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Peter Jackson's King Kong: The Official Game of the Movie (Xbox 360) artwork

Peter Jackson's King Kong: The Official Game of the Movie (Xbox 360) review


"Thereís brilliance included, and stand-out moments litter the game like pinpricks of inspiration, but they tend to get lost in the bog of over-championed ideas best explored in moderation but dished out mercilessly in servings of pure overkill."



Thereís a moment in Peter Jacksonís King Kong: The Official Game of the Movie where you control an angry fifty-foot gorilla on a rampage. Kong is pissed; Ann Darrow, an actress filming on location, had just caught his eye when some giant mutant bat insolently swooped down and pinched her from his grasp. He gives chase, bounding across sheer cliff faces and leaping from tree to tree as the bat makes its escape, sending its smaller minions towards the mammoth monkey in a bid to slow him down. They fail; theyíre effortlessly dispatched with a lazy swing of the great beastís arm. He feels every bit as powerful as the towering primate should, effortlessly tearing away trees to use as makeshift clubs and then, when he finally catches up to the winged rodent, tearing one of its huge leathery wings off with ease and slamming whatís left to the ground. Darrow is rightfully terrified of Kong, saviour or no, and a panicked game of cat and mouse is played as the girl darts over rickety wooden bridges and shelters in abandoned stone huts. Kong is always the eventual winner; he can hop over the ravines Ann has to traverse, or step over the huts that fail to shelter her. Struggling, but helpless in the huge paw of the ape, Ann screams in terror as Kong raises her level with his face. The ape moves her away again until the screaming subsides, then the scene replays.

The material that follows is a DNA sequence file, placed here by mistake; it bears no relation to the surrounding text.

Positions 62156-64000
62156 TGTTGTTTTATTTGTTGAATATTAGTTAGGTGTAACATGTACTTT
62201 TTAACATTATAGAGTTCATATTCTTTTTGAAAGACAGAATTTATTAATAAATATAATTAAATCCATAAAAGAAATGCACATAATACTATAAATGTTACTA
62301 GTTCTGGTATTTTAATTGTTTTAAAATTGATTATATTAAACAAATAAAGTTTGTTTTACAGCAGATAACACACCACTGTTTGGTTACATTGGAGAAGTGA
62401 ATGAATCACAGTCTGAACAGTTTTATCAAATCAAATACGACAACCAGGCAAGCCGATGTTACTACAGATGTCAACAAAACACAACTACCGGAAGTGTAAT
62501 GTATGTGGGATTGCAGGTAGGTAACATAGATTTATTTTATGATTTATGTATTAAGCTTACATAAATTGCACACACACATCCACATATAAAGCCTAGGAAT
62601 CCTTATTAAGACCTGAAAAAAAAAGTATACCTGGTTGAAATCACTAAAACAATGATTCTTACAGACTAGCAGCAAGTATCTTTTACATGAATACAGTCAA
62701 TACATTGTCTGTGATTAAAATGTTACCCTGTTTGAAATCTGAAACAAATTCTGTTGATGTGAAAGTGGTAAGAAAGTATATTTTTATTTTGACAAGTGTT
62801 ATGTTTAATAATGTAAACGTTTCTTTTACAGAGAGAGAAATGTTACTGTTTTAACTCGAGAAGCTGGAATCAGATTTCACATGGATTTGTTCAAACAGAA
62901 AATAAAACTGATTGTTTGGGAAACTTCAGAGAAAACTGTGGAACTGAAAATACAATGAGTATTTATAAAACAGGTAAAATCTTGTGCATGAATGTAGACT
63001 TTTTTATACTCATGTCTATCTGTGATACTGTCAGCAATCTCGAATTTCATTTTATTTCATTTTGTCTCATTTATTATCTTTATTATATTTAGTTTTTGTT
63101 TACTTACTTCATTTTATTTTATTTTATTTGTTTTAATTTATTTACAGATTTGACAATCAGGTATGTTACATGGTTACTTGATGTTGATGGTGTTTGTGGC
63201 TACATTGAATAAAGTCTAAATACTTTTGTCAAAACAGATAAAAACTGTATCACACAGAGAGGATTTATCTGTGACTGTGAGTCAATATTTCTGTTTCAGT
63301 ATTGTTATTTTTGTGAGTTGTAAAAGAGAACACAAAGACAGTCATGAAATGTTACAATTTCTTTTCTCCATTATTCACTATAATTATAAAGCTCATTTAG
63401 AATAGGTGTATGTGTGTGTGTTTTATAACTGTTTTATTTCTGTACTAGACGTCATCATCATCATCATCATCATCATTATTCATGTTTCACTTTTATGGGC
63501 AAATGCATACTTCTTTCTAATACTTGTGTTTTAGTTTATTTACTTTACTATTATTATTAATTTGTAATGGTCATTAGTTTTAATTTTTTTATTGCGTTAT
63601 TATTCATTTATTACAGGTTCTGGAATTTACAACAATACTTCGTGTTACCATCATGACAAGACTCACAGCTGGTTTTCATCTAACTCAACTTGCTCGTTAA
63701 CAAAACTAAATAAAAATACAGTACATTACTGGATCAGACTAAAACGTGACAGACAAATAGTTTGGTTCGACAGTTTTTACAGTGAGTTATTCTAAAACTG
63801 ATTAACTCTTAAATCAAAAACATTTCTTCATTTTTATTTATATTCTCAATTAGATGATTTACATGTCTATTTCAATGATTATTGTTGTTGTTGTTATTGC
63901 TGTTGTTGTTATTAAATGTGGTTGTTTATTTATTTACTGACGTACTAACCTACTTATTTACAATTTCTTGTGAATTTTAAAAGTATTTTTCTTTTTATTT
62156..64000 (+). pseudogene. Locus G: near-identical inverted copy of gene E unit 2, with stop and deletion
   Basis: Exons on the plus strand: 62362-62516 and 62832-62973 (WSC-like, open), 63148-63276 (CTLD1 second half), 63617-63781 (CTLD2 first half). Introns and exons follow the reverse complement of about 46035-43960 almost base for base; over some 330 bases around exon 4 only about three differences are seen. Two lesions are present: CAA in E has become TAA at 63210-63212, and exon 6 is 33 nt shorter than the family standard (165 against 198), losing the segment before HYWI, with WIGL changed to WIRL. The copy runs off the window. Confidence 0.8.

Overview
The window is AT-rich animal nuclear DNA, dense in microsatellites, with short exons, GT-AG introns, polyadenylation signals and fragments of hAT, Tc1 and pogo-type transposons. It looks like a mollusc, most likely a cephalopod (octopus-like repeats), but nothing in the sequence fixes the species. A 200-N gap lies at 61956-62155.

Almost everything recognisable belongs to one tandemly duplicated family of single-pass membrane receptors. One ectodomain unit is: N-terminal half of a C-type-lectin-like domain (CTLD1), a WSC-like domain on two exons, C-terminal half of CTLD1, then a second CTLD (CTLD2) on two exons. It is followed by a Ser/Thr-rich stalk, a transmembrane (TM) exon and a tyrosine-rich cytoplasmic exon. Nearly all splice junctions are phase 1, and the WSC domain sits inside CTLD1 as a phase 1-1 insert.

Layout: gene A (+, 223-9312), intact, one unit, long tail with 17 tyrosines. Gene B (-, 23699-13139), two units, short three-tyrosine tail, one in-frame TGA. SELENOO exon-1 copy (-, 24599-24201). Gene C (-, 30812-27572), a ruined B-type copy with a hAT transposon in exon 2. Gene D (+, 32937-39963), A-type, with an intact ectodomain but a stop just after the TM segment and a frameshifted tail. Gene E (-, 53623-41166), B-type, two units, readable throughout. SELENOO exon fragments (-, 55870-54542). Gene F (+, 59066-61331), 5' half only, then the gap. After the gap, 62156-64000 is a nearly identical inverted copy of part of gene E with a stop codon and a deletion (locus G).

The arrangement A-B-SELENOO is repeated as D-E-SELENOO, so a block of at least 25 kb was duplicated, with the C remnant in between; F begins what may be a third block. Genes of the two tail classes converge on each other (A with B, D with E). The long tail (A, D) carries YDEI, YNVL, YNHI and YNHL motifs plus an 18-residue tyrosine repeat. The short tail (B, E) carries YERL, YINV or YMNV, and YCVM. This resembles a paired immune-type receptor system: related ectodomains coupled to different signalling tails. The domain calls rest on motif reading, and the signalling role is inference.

Itís brilliant. Kong rolls his eyes at the screaming girl and sighs, lowering her a second time as she empties her lungs of sound. Itís here that Ann finally understands that sheís not lunch nor is she about to be pulled apart as effortlessly as her former assailant was; Kong was protecting her then as he is now. The third time eye contact is made, Ann is wary, but calmer. Showing subtle levels of intelligence, Kong nods slightly, content that his intentions are finally made clear, then lumbers away with Ann no longer a prisoner, but a passenger.

Other levels centred around Kong provide the gameís highlights. With Ann now a willing partner, the two work in tandem to move through some of the less hospitable areas of Skull Island. Kongís the brawn; mashing up small scavenger lizards as an afterthought and snapping dinosaurís necks for kicks and giggles. Ann provides the brain; sheíll burn down oppressive foliage blocking their route so long as nothing eats her while she starts the fire. It provides an interesting tandem between beauty and beast. It only accounts for maybe a sixth of the game.

Most of the game is played through the eyes of script writer, Jack Driscoll, as he and a small group of people get stranded on the unexplored island at the bequest of film maker, Carl Denham. This, too, has glancing moments of brilliance. The first person viewpoint certainly incorporates a lot of obligatory FPS construction, but it also thrusts you directly into the unknown belly of the island. The start is surreally chilling; the island really does feel like a lost world and Jack and his party are very much unwelcome. Giant millipedes skitter from holes burrowed into stone; twitching long grass signals the arrival of hulking scorpions. Jackís options are forever limited; he can never fully rely on the rationed firearms dropped from the sky in aid packages to get him out of every jam, stockpiles of steel spears are just as limited and shards of sharpened bone can only do so much damage. Most of the bigger battles are as much about thinking as they are killing. See off a few of the weaker foes, then sneak past the bigger ones as they eat your spoils. Impale bird-sized dragonfly or large reptilian fish on a spear then throw it into a hordeís midst as a distraction. Lure them into some deep grass, if you can, then set the whole thing ablaze and giggle sadistically as your quarry burn to death. Then repeat the process again and again.